Italia sniffs at this privileged man who took advantage of her. There is nothing she can do. Her word against his. Just move on and forget it. But part of her is wondering if there is more to his interest than the quick gratification of lust.
He takes her again, this time though, it is clear that his passion is especially for her. It is something about her that turns him into a sexual beast, and not just the fact that she is a woman who cannot complain. It is interesting to note that when he returns and catches her carrying groceries home, she looks at him with some inquiry on her face, nothing more, no anger, no recriminations, no judgments. When he apologizes and says he was drunk, she swiftly picks up her groceries and turns away. She was looking for something deeper from him. She wants the reason that he raped her to be NOT that he was drunk but that he was so drawn to her that he couldn't help himself.
It is during the third scene a few days later that she accepts his passion for her and finds some of her own. And it is after this third scene as she serves him spaghetti that he realizes that he loves her. The moment comes when he reaches for the bottle of beer on the table at the same time she reaches to pour it for him. They accidentally tip the bottle over, spilling the beer onto the table and floor, and their hands meet. He holds her index finger in his hand for a moment, and it is at that moment that he knows he loves her. And she sees it in his eyes.
All of this is shown in flashback as Timoteo awaits the fate of his daughter who has suffered a massive head injury from a motorcycle accident and lies in a coma in his hospital. His meeting with Italia took place some fifteen years previously, or I should say it was a relatively brief but ultra passionate love affair that ended fifteen years in the past at the time his daughter, from the womb of his wife, Elsa (Claudia Gerini), was born. It was his passion for Italia that spilled over into Elsa that brought about the conception. Ironically--and this is part of the terrible tragedy of this story--Italia too becomes pregnant at nearly the same time. What Timoteo does not realize until it is too late is the depth of feeling that Italia comes to have for him. This is a love affair that, to quote the words of LA Times film critic Kevin Thomas, "makes most of today's screen romances seem undernourished by comparison."
Penelope Cruz's performance is nothing short of spectacular. I invite the reader to view the special feature on the DVD in which she discusses her character with Castellitto. Here we can see the incredible passion and attention to detail that Cruz brings to her performance, and also that of Castellitto, who is outstanding both as an actor and a director. Cruz, whose first language is Spanish, must become this noble wretch of a desperate woman who must speak Italian with a street accent and behave in way that belies her great beauty and the fine finish of her own character. It is a shame that most Americans only know Cruz from some television commercials and being Tom Cruise's ex. Penelope Cruz is without question--and she proves it in this deeply moving performance--to be one of the finest actresses working today.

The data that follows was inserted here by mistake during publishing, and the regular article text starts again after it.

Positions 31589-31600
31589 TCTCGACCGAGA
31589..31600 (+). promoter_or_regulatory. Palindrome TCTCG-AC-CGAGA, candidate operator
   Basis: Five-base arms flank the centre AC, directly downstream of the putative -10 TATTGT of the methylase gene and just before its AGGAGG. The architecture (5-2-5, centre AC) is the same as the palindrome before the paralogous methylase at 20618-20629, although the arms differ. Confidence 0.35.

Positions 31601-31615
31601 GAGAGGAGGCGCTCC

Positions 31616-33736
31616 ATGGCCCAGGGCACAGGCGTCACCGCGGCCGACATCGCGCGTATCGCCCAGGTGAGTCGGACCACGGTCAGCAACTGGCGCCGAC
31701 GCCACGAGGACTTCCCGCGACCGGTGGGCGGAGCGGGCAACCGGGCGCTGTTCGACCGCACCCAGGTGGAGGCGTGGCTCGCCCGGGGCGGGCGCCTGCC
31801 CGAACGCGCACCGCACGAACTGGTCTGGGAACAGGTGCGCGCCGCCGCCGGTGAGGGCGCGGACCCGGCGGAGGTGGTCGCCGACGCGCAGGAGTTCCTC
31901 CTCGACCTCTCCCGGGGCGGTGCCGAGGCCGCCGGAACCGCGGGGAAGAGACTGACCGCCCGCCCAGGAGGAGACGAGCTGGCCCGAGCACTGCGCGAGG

A couple of other points. Elsa knows of course that her husband had fallen in love with someone else. She can sense it in the new passion he brings to making love to her. She can deduce it in his absences from her and from the change in his manner. But she never says a word. That is interesting. Perhaps she knows it will pass. And it does, but not before Timoteo performs a "marriage ceremony" at a hotel restaurant near the place of Italia's birth with Italia, and with the "reheated soup" and the wine and cheese as witnesses, and not before he fantasizes aloud with her of leaving his wife and newborn child and going to some far off place with her alone. Only tragedy, it would appear, prevents his leaving Elsa for the love of his life.
But time does heal this wound to their marriage, as Timoteo prays that time will heal his daughter. And the passion of yesteryear perhaps is the more glorious because, like a portrait, it does not age. And perhaps there is some solace in knowing that the love that one finds in a wife and a life's companion is different than that found in a fiery mania of long ago, but taken in total, no less deeply felt."